Last month, I talked about how Juniper Networks was getting launching their new datacenter architecture for converged data centers, in response to Cisco's plans to do the same thing. Well this week it was Brocade's turn to announce their converged data center plans with the focus on simplifying datacenter networking down to a single layer.
Unlike Juniper's announcement, which was for products that will lead up to their eventual release of their Stratus switching fabric, Brocade's technology, named Brocade One, will be available in Q3 of this year in the form of the Brocade Network Operating System, a product of the continued development of the technologies Brocade acquired that were driven by the corporate acquisition of Foundry Networks in 2008.
The simplification of the network from three layers to one is accomplished via the technologies that Brocade calls Virtual Cluster Switching (VCS), which runs on top of the new operating system and allows the network to utilize a group of routers as a single network entity. More important is the technology that will sit between the network and any virtual machines, the Virtual Access Layer. This layer allows a certain degree of location independence for all virtualized resources, by allowing virtual machines to be moved within the network infrastructure without the need to for administrators to explicitly reroute all the related resources that are used by or are provided by the virtual machine. Actual Brocade hardware to support this environment, in the form of small 10Gb switches, is due out in Q4 of this year.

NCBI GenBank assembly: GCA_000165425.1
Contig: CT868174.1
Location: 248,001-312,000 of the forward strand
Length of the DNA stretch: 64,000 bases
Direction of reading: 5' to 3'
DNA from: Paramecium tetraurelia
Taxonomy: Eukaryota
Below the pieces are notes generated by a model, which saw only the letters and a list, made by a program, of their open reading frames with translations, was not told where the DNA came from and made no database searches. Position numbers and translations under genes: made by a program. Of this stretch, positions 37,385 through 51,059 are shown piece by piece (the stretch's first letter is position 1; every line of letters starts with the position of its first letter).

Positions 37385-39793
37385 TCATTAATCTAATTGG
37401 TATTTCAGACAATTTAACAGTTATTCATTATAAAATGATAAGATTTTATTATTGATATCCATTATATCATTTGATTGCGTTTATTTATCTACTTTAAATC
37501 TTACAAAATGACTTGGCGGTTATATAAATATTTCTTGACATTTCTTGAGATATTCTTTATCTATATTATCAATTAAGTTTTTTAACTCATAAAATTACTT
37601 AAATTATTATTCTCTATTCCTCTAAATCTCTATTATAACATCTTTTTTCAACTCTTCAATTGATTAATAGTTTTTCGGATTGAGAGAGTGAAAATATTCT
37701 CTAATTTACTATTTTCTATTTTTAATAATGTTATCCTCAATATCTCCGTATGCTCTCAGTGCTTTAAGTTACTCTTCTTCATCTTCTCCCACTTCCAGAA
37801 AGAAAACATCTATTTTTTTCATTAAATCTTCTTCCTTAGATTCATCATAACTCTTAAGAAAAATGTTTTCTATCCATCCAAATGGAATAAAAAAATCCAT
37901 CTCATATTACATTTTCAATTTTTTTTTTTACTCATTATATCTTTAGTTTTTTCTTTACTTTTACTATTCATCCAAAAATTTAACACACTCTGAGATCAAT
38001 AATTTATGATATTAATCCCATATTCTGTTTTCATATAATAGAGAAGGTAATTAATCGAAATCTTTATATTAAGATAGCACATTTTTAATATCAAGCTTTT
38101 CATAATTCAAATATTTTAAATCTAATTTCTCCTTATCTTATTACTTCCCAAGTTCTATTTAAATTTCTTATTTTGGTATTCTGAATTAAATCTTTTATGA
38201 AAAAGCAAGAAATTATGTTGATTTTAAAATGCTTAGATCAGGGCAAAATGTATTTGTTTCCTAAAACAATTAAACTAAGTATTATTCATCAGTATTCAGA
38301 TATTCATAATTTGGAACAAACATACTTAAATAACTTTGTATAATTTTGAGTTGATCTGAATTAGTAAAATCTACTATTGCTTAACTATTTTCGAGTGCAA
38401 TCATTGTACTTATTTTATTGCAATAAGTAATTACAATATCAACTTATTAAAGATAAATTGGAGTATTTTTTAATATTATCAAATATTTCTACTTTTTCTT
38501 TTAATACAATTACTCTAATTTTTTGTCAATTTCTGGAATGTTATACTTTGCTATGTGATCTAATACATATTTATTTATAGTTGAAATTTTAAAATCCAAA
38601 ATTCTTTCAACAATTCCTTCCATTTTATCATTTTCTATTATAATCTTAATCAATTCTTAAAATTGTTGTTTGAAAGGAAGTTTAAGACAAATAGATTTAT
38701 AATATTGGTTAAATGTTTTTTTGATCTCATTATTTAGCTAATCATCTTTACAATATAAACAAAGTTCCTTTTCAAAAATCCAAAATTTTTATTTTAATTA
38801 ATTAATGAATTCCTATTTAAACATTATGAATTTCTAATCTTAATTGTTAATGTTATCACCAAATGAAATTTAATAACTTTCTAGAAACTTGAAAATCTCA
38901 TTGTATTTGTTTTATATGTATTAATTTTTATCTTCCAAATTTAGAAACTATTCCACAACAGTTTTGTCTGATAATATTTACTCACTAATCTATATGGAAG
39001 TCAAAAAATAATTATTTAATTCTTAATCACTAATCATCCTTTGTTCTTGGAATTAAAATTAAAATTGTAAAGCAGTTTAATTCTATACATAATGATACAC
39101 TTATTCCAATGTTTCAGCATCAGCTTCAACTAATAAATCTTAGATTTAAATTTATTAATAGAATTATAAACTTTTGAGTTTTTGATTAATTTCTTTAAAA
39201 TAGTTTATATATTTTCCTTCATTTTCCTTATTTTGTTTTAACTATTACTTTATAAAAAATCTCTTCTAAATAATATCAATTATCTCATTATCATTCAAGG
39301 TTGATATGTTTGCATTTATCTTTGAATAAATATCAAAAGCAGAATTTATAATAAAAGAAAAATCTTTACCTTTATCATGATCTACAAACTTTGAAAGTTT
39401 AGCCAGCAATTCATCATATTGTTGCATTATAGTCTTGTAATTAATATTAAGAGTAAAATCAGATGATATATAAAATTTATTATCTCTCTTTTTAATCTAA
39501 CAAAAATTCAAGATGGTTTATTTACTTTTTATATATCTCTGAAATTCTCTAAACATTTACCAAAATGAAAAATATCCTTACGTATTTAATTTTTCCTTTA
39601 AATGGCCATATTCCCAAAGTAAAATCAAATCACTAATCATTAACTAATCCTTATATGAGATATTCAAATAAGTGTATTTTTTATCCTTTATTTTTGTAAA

Brocade is also looking at the concept of the entire network being the datacenter; moving their technology beyond the physical confines of the traditional datacenter environment. They are looking at this approach as a competitive advantage, commenting that their unnamed competitors are simply looking at rewiring the existing datacenter model.
Conceptually, the push to simplify datacenter networking is a valuable one, as the basic concept of the virtualized datacenter needs to be a top to bottom approach across all aspects of the datacenter environment. And it's possible that Brocades "beyond the datacenter's walls" approach might give them a bit of an edge in the marketplace, at least until their competitors see it as a viable way to pursue business.